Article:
ESOS Phase 2: what is an ‘investment grade’ audit, and how does it compare to basic compliance?
Among the greatest opportunities afforded by ESOS legislation is the potential to boost a firm’s bottom line, by investing in energy efficiency and winning new contracts from this foresight.
For example, imagine an energy-heavy business makes crucial efficiency investments based on its audit. It can achieve more streamlined production suites and energy bill cost savings, benefits which can be passed on to customers via more competitive pricing and products. Not to mention the potential to win new business from its improved green reputational stance.
Even though more basic ESOS audits will identify energy saving opportunities, these won’t provide the requisite level of insight, nor indeed the practical detail that firms really need to make the business case for energy efficiency spend solid.
Without more concrete, complex energy metrics, it’s very hard for companies to present a clear business imperative to invest to the board.
And without board approval, the investments in energy efficiency which could lead to serious business upticks won’t happen.
There is a telling irony in this, as what every board is after is surely an uptick in business.
So, for firms asking why they should go beyond the simple ESOS audit and instead engage a lead assessor who can conduct an ‘investment grade’ audit, the answer is this; it will build a solid business case for investing which will ultimately grow your bottom line.
The difference between a ‘basic’ and ‘investment grade’ ESOS audit
Official ESOS guidance advises that firms only need to conduct a ‘Type 1’ audit to comply with ESOS. This is defined as ‘a basic energy audit which identifies high level opportunities and has enough detail to develop low cost/short payback opportunities’.
Contrastingly, an ‘investment grade’ audit is much more detailed. This will allow more proactive firms to identify much deeper, more cost effective opportunities.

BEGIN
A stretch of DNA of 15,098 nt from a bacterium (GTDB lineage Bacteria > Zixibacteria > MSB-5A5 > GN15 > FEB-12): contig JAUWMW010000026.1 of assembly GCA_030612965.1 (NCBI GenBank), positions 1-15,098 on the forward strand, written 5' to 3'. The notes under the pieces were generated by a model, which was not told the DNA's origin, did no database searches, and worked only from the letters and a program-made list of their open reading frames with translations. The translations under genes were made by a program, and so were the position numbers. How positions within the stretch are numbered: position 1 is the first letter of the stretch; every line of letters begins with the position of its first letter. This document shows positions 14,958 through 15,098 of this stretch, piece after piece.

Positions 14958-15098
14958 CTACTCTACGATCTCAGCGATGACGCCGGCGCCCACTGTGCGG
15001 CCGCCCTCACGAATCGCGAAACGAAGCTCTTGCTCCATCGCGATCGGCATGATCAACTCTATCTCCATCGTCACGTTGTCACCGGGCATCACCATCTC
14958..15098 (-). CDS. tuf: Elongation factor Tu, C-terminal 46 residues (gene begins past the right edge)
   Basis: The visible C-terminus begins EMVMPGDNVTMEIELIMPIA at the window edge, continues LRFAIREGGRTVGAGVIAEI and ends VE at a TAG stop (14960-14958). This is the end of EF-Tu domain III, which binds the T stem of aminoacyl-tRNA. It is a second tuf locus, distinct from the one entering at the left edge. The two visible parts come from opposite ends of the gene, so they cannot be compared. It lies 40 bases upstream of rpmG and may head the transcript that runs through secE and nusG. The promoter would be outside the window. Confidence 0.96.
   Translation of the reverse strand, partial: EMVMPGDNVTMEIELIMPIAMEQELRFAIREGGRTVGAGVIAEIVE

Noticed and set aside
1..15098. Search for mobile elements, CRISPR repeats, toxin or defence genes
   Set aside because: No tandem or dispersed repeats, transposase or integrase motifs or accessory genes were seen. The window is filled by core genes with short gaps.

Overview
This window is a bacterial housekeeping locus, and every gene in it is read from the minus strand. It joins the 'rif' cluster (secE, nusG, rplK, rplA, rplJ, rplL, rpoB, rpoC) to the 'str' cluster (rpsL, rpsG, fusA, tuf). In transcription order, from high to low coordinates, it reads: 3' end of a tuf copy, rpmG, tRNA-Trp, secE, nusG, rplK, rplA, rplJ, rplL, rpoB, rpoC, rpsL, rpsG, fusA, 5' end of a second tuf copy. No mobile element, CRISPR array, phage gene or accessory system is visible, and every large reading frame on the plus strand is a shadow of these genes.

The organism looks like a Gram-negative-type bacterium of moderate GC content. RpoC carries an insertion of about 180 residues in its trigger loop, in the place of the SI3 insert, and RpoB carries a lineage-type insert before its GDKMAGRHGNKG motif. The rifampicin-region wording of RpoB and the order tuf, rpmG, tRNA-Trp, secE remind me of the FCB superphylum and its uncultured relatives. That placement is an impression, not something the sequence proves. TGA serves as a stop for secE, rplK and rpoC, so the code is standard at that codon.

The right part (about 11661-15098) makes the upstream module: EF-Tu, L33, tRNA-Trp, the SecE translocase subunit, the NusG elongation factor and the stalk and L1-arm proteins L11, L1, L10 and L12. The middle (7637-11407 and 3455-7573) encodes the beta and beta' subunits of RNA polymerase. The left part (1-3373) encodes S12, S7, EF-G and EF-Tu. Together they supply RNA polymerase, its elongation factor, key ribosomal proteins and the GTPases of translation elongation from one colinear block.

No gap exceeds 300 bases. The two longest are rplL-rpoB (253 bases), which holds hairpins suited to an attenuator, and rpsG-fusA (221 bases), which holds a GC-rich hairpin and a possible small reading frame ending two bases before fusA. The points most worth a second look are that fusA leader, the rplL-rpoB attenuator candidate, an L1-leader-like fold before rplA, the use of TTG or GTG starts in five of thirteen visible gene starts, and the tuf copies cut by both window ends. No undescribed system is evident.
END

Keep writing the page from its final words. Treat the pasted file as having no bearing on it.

A study of this type will set out to identify specific technologies that could benefit specific businesses, to calculate costs and potentially set out future scenarios based on investment, to estimate payback periods and the potential energy savings which would be gained from installation of the best energy efficiency kit available.
The key to ‘investment grade’ is to go beyond compliance and benefit from real commercial implementation opportunities which the ESOS regulation is designed to encourage.
There is an admirable logic to this position, after all every firm affected by ESOS must comply regardless. To go further than this neutral position and realise real opportunities; environmental and profit-driven along with compliance is surely an intelligent choice for many firms out there.
Choose the right assessor to see you through
No matter which way a firm chooses to go with ESOS, it remains essential to choose a lead assessor who will carry and support businesses through to implementation by identifying technology providers, managing the project and running the day to day complexities of filing and administration.
The truth is; ESOS does represent extra work. But the logic is; why do the work and fail to maximise the potential returns available?
Initially, many bemoaned the fact that government didn’t force firms to actually install on ESOS recommendations, but the central viewpoint is firms don’t like being forced to spend.
Yet now, the most progressive businesses out there are realising that spending on the back of an ‘investment grade’ audit could be a smart step to securing the order book for years to come.
Was ESOS phase one a success? The Hub asks the question.